Pregnant Nuns In AtlantisSo far, I’ve suggested several things - that pursuing the perfect life imposes an artificial rigidity; that personal projects can backfire and do great harm; and that, because our values constantly shift, the perfect life will never be quite as satisfying as we imagine.
My main point is to suggest that the very idea of the perfect life is incoherent.
The word utopia, in its original form, meant “No place,” and no place is, I think, the only place where the perfect life can be found.
It’s not that you haven’t found the right vocation, right life partner, right morning ritual, or right dietary supplement that will “Tip the scales” towards a life of perfect harmony.
The perfect life is always just around the corner but, if you stop for long enough and breathe, you may find that the minimally-decent life is here already, just under your feet.

The orginal article.

Summary of “16 Mental Shifts for Living a Happier, Wealthier, More Successful Life”

Part of the reason these things are difficult for us to achieve is that we never really define what our purpose is in life.
Here are 16 life changing ways you can attain success, wealth and happiness and live your best life.1.
Ask yourself, are you building your life in a way that will make you happy? And if you aren’t, why not? What is holding you back? It’s time to take responsibility for your life.
Choose a handful of things that you value most and you want to be the focal point of your life.
What do you really care about? What commitments are most important to you? You need to develop a clear vision for what your big life goals are, what you’re hoping to achieve, and then focus on the things that will get you there.
We must train ourselves to embrace delayed gratification in order to achieve the things that we really want in life.
You’re never going to become successful, rich and happy living a boring, dull, uninspired life.
Happiness and satisfaction comes from living a life that have meaning to you, each step of the way.

The orginal article.

Summary of “Everything You Fight Has Power Over you. Everything You Accept Doesn’t.”

Everything you accept loses its problem it never gets solved? But when you finally let it go, somehow it gets sorted out.
When we surrender to the circumstances we’ve been fighting, they lose all of their power over us.
When we honor the past and take the most valuable lessons from it, and the power it has over us dissolves.
When you let go of the resentment you feel towards a person who hurt you and forgive them or make peace with a difficult experience from your past, it loses its power over your and more importantly over your future.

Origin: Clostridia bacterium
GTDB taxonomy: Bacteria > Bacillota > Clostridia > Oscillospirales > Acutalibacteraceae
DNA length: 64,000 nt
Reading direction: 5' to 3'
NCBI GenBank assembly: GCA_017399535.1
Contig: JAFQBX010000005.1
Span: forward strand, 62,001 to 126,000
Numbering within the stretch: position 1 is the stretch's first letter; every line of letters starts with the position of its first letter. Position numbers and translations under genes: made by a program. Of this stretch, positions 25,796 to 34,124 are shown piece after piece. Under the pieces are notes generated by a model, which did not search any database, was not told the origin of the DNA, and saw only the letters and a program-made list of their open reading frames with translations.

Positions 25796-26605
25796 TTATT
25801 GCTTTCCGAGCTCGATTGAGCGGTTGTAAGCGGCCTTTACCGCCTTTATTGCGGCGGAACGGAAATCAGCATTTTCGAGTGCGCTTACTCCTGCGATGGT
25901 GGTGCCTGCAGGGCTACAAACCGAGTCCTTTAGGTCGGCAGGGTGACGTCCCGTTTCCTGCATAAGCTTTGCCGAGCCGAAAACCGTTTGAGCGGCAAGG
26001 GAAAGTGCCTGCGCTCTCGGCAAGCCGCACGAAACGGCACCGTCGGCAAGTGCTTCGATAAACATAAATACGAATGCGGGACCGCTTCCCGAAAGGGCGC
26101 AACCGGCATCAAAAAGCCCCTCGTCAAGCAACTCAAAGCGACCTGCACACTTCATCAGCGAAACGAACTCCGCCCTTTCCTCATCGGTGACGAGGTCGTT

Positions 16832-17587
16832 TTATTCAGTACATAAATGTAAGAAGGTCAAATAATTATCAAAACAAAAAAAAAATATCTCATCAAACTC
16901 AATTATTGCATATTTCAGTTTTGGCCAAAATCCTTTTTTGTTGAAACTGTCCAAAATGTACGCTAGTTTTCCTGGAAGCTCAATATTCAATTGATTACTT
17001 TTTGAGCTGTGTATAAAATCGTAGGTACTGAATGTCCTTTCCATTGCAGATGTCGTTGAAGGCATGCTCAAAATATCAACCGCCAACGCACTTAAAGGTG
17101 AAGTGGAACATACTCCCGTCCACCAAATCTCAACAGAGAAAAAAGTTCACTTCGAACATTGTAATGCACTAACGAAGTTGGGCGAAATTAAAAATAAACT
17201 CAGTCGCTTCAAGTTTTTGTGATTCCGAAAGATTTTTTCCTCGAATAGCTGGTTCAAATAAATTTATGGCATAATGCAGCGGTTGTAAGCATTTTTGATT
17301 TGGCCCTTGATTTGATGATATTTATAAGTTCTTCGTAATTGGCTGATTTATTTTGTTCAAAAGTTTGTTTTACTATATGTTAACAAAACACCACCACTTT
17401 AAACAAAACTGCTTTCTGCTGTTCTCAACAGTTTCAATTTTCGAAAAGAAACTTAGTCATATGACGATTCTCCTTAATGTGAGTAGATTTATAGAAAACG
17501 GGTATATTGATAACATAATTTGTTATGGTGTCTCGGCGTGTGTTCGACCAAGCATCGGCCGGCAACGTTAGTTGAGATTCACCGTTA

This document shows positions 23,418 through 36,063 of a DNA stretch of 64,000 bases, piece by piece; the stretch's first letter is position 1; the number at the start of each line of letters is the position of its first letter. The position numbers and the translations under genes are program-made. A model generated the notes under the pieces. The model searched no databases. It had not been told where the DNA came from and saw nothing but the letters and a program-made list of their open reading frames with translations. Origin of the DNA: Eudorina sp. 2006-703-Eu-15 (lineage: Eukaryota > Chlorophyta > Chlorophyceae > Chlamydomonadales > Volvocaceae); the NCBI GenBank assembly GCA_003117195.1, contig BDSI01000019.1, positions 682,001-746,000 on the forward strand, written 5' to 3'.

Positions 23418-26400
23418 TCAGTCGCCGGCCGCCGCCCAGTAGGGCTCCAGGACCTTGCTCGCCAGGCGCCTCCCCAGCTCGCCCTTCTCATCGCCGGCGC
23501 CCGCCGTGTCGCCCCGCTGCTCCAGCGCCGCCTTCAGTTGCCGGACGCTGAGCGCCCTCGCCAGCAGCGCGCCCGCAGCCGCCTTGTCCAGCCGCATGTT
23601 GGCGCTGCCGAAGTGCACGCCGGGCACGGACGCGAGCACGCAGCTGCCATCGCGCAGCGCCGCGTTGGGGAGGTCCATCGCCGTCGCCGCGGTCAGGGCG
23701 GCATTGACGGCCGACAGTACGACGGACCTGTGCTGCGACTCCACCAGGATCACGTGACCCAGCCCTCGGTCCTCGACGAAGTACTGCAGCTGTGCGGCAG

While you don’t have to burn everything from your past in a blazing inferno, you want the environment to be representative of who you’re becoming, your next chapter, not your previous one.
For the first time in my life, I’m being forced to accept that kids might not be in my future.
We are effectively trying to turn the past into the present.
Every failure, every heartbreak, everything that I went after so, you know, vigorously that didn’t turn out, thank God.

The orginal article.

Summary of “Kate Atkinson’s Spy Novel Makes the Genre New”

The protagonist of “Transcription” is Juliet Armstrong, who was orphaned as a schoolgirl shortly before the outbreak of the Second World War.
The death of her mother, an invalid, strips Juliet of her roles as caretaker, as family hope, as a person who thrives in the light of someone else’s love: “Juliet had stopped going to that school, stopped preparing for that bright future, so that she could care for her mother-there had always been only the two of them-and had not returned after her mother’s death. It seemed impossible somehow…. That girl, transmuted by bereavement, had gone. And, as far as Juliet could tell, she had never really come back.”
The details of Iris’s personal life-she has a Scottish fiancé named Ian who is a lieutenant on H.M.S. Hood-are scripted by Perry, though he does give Juliet room to improvise as she sees fit.
Of course, the people determining that context, from moment to moment, are men-principally, in Juliet’s case, Perry.
Other men in the novel-in particular Godfrey Toby, who, as Juliet discovers, is not the spy he appears to be-have no such authentic self; Toby is simply whoever the demands of the moment make him.
Juliet goes to work for “That other great national monolith” the BBC; she produces educational radio programs for its “Schools” department, including a series called, with billboard-scale irony, “Past Lives.” Like many of her fellow-citizens, she has left the wartime version of herself behind and is glad to have done so-until the day she receives an unsigned note at work saying, “You will pay for what you did.” Out of the past, Juliet’s “Real” self is finally called to account for the actions of the fake ones.
Like her Juliet, she has been handed a script of sorts by her seniors, and, like Juliet, she invents brilliantly and idiosyncratically from there.
History should always have a plot, Juliet thought…. How else could you make sense of it? .

The orginal article.